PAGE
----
Based on the structure of the types of galaxies and the possibility of observing the ages of the stars, the study concludes that the youngest formations are in the disk and the oldest ones are in the bulb. So, understanding the age of the structure of the galaxy, researchers are faced with the possibility of understanding how they are created and are composed, astrophysics is already in the past, doing something like stellar archeology.

Paola Dimauro, a researcher at the National Observatory of Brazil and another of those responsible for this work, highlights the possibility of “exploring the morphological evolution and the history of the assembly of the structural components of galaxies.” The interesting thing, according to research sources, is to conclude that there is no single genesis for all structures.

You have to understand that the light we see from these distant galaxies shows us moments that happened a long time ago, the further we observe the universe, the more we learn from early times. And within that astral past, two waves of galaxy creation have now been specified. A first in the infancy of the Universe and a second that took place 4,000 million years ago, from 35% of the age of the universe.

Furthermore, the genesis of galaxies takes place at different rates. With more speed in the central part, in typical time scales of 200 million years, and with a quieter tempo in the external part, up to 1 billion years.

Imagine a city with a historic center full of old buildings, a lot of narrow streets, and the origins of life impregnated in its walls. Then, imagine the periphery of that supposed city, clearer, with modern residential and landscaped areas and, even, wastelands where the new city is formed. We can apply this simile to galaxies.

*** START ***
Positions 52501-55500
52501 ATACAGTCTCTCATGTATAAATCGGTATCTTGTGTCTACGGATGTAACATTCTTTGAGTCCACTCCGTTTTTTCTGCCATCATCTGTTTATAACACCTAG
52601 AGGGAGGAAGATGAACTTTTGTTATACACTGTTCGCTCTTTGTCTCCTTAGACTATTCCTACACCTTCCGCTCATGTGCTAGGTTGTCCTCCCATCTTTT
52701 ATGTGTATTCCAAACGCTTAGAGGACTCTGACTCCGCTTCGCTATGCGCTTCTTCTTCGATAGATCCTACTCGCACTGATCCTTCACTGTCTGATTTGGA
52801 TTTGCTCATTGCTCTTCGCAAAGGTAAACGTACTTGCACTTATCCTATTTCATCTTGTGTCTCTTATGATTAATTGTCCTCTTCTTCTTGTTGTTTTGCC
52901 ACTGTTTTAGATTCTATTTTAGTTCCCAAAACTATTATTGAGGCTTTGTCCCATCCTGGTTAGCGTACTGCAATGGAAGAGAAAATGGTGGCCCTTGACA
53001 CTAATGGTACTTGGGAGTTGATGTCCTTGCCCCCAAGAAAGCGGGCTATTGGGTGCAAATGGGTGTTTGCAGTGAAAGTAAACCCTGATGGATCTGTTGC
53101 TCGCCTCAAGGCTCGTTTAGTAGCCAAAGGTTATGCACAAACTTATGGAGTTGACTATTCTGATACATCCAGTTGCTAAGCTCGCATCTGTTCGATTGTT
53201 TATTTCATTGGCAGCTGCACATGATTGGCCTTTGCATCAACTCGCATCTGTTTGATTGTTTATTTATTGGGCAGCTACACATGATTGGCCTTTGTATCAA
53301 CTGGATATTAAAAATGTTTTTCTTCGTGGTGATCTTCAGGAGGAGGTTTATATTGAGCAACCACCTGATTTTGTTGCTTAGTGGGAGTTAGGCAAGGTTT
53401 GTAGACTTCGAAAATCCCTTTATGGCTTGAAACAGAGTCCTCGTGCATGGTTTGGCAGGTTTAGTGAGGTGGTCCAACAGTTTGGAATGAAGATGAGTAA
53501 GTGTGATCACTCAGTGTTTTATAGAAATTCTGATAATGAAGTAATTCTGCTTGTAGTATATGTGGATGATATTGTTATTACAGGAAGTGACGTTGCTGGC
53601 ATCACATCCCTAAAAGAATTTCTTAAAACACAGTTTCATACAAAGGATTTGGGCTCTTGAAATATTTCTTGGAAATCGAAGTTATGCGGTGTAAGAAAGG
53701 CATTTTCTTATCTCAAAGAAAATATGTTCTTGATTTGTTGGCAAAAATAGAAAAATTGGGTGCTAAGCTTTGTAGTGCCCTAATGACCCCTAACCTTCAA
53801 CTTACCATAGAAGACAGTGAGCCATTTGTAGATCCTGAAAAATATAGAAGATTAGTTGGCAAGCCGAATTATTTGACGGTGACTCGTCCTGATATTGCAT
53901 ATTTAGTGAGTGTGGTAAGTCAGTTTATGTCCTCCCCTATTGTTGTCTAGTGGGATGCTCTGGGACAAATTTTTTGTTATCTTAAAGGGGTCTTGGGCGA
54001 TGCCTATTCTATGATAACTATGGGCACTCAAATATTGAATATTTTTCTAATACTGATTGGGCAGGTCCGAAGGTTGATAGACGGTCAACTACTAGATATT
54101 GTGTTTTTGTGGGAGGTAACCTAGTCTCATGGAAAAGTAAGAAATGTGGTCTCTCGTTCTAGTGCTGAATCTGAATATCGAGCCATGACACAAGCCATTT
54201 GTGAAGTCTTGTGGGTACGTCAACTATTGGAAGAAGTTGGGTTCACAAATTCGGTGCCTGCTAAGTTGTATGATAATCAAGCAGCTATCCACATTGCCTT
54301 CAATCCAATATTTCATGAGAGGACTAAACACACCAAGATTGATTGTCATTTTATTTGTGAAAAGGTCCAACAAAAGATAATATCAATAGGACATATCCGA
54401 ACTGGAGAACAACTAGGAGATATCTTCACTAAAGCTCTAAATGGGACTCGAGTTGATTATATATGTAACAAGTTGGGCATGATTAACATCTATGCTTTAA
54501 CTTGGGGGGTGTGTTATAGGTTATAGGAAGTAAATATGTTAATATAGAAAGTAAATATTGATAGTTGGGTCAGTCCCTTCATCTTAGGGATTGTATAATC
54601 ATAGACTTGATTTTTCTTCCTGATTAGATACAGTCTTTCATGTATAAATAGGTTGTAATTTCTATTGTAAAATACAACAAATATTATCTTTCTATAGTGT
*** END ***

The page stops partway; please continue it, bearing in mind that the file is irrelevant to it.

The researchers confirm that the historical center of the galaxies in the central and oldest part, the bulge. And the bulbs, as we have said, formed in two waves. The bulbs of the first wave are like relics of the past, they are the first bricks that we can see of the formation of galaxies, "the good thing is that now we know that the original stars are in the center of spiral galaxies, we had looked other sites, but now we can apply this to the nearest galaxies, shares Jairo, even referring to the Milky Way itself.

As Luca Costantin, a CAB researcher, lead author of the study, points out, these bulbs are the relics of the first structures formed in the universe, which we have found hidden in nearby disk galaxies.

The observation of nearby galaxies, once we understand the original structure, will allow us to access more information, since the early/distant galaxies with which they have worked so far do not allow us to guess much more information. Now we can learn the properties of the early universe and understand how the universe was formed, how we got here, which is the big question in astrophysics, where did we come from.

Returning to the simile of the city, it is not only that we know that the center is denser and older, it is that researchers have found Roman remains and are investigating them to understand how the place in which we live today was generated, but we could also say metaphorically.